The Crone or Wise Elder Woman

The Crone represents the third aspect of the Mother, Maiden, Crone triad, where one takes the position of an honored elder. Linked in a cyclical growth process, the Mother and Maiden mature together. The Crone is implicit in their maturing (Woodman, 1991).


Ancient Crone,
You are the source of eternal knowledge
That leads to the completion of the spirit.
Let my soul seek your lessons,
And strive to understand your mysteries.
I will not fear the darkness
For I know you wait for me within it.



The symbol of the crossroads represents the moment in women’s lives where the unconscious crosses consciousness, where a higher will demands the surrender of the ego. The Crone has gone through her many crossroads. Through age and experience, she has reached a place where her ego demands do not control her. Surrendered to her ego, she is detached and objective. However, this does not mean indifferent. She has been there, she has suffered, and she draws from that suffering. She can hold the pain and look at it at the same time. She is totally present, and she lives her naked truth. And she is able to listen without judgment to the truth of others.

Bolen (1985) referred to this as an inner presence where a woman is not attached to people, outcomes, possessions, prestige, or power. She feels whole as she is. Her identity is not tied to external circumstance. The Crone can afford to be honest. She is not interested in playing outworn games. Who she is cannot be taken from her. Her directness is sometimes hard to take, but her truth is the measure of her love. She loves without desire to control. T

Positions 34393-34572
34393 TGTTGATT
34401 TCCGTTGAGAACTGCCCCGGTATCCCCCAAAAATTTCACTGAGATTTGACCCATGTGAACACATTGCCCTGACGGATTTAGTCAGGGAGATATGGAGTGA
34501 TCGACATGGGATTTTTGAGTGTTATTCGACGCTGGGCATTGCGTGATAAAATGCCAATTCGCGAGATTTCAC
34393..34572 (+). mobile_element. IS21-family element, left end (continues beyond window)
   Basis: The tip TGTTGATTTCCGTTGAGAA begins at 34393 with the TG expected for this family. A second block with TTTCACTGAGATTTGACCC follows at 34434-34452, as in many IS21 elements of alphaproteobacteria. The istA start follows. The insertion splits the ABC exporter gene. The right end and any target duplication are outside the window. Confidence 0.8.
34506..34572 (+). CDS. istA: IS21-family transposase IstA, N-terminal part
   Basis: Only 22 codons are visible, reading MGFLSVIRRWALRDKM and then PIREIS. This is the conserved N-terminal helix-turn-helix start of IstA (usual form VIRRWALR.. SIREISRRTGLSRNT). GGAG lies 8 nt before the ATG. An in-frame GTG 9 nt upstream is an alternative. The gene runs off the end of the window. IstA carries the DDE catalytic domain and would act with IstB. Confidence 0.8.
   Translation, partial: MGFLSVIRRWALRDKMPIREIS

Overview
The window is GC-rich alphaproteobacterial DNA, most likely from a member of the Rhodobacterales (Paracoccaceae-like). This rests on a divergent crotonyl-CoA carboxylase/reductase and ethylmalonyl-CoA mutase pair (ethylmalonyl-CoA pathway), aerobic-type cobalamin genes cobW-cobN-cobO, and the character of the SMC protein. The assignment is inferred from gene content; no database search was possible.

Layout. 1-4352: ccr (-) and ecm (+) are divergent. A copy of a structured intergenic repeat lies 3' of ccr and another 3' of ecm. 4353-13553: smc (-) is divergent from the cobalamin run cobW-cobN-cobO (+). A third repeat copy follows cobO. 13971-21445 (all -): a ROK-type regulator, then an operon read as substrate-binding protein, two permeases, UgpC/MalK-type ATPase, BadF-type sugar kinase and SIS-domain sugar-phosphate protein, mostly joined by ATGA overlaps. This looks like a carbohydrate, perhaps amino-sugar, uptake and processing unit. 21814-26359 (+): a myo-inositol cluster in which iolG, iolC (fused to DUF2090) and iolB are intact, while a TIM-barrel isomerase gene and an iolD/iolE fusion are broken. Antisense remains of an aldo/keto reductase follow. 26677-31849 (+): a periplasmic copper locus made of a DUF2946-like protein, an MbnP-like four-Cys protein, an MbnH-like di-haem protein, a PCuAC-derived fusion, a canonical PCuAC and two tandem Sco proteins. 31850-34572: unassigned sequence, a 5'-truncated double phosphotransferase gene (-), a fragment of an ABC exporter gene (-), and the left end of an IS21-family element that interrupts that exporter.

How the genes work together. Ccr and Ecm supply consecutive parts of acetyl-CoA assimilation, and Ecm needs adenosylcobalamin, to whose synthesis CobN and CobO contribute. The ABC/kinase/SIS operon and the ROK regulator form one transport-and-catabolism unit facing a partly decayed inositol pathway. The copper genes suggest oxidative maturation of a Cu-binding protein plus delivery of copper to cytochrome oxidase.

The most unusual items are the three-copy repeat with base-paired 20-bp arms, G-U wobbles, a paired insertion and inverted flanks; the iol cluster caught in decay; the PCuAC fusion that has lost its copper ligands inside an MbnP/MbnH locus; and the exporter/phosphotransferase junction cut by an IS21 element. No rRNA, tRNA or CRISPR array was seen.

The Crone is the embodiment of the Dark and Light Goddess. She encompasses all that is and can use all of experience, passion, warrior strength, creativity, compassion, and spirit to guide her wisdom and share it with others. She has been through the darkness, passed through her crossroads, and is the divine intersecting the human.

Personas of the Crone include Hestia and Hecate in Greek mythology (Bolen, 1985). Hestia was the elder sister of the first generation Olympians and the maiden aunt of the second generation and occupied the position of an honored elder. She was honored in the temples of all the other gods and shared her wise perspective on their aims and purpose. In Europe today, people still make offerings to Hecate, Goddess of the Crossroads, to help them face going down an unfamiliar path into the unknown. Both of these Goddesses were also considered Virgin goddesses (discussed in the next section) and represent the transformation of the Maiden, Mother, Crone trinity. This trinity offers a contrast to others that dominate in patriarchal culture such as the Father, Son, and Holy Ghost.

Lost in a culture where youth and beauty are valued, the gifts of the Wise Old Woman are often unappreciated or discarded. Women often are out of touch with the value of this stage of life and resist the richness of the Crone. Celebrating this phase in a woman’s developmental lifecycle is essential in reclaiming the fullness of the Feminine.